They went within 80 minutes of a grand final, but Storm star Cameron Munster says his side must “find our DNA” after they were thumped by Penrith to end a season that was consistently inconsistent.
Written off before the preliminary final even started, the Storm will feel that they could have easily led at half-time after they scored early but bombed several chances which you simply can’t do against a champion team like Penrith.
In the end they completed just 65 per cent of their sets and fell apart defensively as Penrith’s relentless ball movement proved too much for Melbourne to handle.
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“We just didn’t ice our moments,” Munster lamented.
“It was a frustrating night because they didn’t make an error until the 60th minute. They didn’t give us an inch but we gave them a mile.
“I thought we were good in patches and we were on top at certain stages, but we made mistakes in the pressure moments and you can’t do that against quality sides in the finals.”
It’s been a strange year for the Storm who lost a stack of experience with key forwards Felise Kaufusi, Brandon Smith and Jesse and Kenny Bromwich all leaving.
It was telling that no Storm forward ran for 100 metres on Friday night, with Penrith’s middles dominating the contest which allowed Nathan Cleary to run riot.
The Panthers piled on 38 points which is the most the Storm have allowed in a finals match since they were humbled 40-0 in the 2008 decider.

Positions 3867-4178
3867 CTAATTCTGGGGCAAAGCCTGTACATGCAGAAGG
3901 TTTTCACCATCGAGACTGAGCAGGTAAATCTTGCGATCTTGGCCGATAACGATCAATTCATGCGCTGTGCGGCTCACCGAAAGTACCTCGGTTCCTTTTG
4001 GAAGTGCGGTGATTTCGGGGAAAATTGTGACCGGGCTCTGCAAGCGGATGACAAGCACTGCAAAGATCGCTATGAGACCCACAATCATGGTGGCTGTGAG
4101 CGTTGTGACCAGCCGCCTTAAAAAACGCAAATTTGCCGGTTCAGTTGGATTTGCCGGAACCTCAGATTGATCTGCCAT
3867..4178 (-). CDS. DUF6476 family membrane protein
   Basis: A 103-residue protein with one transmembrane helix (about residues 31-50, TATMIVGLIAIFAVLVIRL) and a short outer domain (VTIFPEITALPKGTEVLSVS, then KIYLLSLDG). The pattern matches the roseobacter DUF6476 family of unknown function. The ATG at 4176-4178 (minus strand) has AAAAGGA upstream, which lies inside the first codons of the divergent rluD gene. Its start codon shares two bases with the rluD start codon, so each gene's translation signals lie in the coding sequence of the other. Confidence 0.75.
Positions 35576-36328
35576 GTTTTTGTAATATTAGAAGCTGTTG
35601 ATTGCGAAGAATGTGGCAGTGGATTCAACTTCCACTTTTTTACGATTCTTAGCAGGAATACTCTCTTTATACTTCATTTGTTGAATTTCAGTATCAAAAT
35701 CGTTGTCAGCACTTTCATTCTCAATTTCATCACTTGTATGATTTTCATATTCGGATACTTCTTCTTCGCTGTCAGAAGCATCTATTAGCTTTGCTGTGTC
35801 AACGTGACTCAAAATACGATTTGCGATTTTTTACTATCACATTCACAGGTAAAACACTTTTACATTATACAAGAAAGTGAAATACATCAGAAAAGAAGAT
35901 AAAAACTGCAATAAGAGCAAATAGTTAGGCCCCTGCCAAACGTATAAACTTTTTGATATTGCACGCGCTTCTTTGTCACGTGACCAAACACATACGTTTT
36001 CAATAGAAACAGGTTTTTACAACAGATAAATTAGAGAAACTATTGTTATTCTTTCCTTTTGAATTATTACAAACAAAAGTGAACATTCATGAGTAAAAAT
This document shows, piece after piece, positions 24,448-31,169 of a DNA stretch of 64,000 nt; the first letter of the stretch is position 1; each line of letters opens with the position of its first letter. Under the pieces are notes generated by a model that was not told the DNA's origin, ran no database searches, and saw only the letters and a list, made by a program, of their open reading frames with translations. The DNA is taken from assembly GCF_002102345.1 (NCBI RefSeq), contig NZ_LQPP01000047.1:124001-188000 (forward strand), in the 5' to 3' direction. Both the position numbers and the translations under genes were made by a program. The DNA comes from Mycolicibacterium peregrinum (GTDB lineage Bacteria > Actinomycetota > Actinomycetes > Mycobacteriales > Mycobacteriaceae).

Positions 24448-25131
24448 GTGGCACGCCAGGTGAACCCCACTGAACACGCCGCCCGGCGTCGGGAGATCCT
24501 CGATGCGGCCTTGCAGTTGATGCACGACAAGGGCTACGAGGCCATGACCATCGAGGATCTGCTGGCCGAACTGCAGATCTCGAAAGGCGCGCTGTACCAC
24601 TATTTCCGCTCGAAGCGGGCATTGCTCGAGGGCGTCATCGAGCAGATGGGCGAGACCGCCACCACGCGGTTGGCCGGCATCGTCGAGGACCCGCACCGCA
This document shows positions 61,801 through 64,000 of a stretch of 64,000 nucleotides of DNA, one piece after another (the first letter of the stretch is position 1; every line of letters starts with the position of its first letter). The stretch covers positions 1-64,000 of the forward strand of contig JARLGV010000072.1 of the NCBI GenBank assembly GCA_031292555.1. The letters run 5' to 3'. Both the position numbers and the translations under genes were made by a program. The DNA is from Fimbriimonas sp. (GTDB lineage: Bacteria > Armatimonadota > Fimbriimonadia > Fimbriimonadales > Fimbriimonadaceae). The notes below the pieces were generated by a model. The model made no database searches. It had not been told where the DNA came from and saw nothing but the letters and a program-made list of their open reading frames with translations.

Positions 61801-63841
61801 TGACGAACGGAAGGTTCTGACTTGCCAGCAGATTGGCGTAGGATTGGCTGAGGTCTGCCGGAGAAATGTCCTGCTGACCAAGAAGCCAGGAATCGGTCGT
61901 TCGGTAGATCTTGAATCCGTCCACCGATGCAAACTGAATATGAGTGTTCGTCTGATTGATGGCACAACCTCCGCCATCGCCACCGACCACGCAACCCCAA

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“Everyone talks about defence and it’s usually the best defensive team that wins the competition,” Munster said.
“They’re the best defensive team in the comp so we need to go back to the drawing board and have a really hard pre-season in defence to try to find our DNA again because at the moment we’re leaking too many points.
“Melbourne Storm sides don’t do that. It’s been pretty embarrassing and I definitely need to work on my defence as well.
“We’ve got to be accountable for everything. If we can do that and look each other in the eye then it’s going to be a good year.”
Storm coach Craig Bellamy was clearly frustrated after the loss given his side showed in the first half that they had the game plan to trouble the two-time defending premiers.
Melbourne lacked the intimidation factor and class out wide to match it with the Panthers, with their second-half fadeout perfectly summing up their struggles this season which were masked by a third-place finish.
The Storm’s longest winning streak was four matches and came in the final month of the regular season, and while that’s something plenty of teams can only dream of, it’s the first time they haven’t won at least five games in a row since way back in 2015.
“We didn’t get ourselves a chance. We shot ourselves in the foot. We blew our foot off, actually,” Bellamy said, with the Storm set to welcome Ryan Papenhuyzen back next year.
“We had some opportunities in the first half but we didn’t nail them and we didn’t ice them.
“Our game tonight was probably a small example of what we’ve been dishing up all year. It’s been up and down, up and down, inconsistency.
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“If we didn’t know that before tonight then we learnt a good lesson. Hopefully we might be able to take something out of it next season.
“It took us a little while to know what our best footy was and what worked for us (this year).
“We had a bit of a change in personnel in the off-season so that took a little while, but it just kept creeping in every now and then.
“We did a really good job to get to where we did on the table, but the finals series was basically what our season has been – up and down, up and down.
“You’re not going to go a long way in a competition unless you start evening that out.”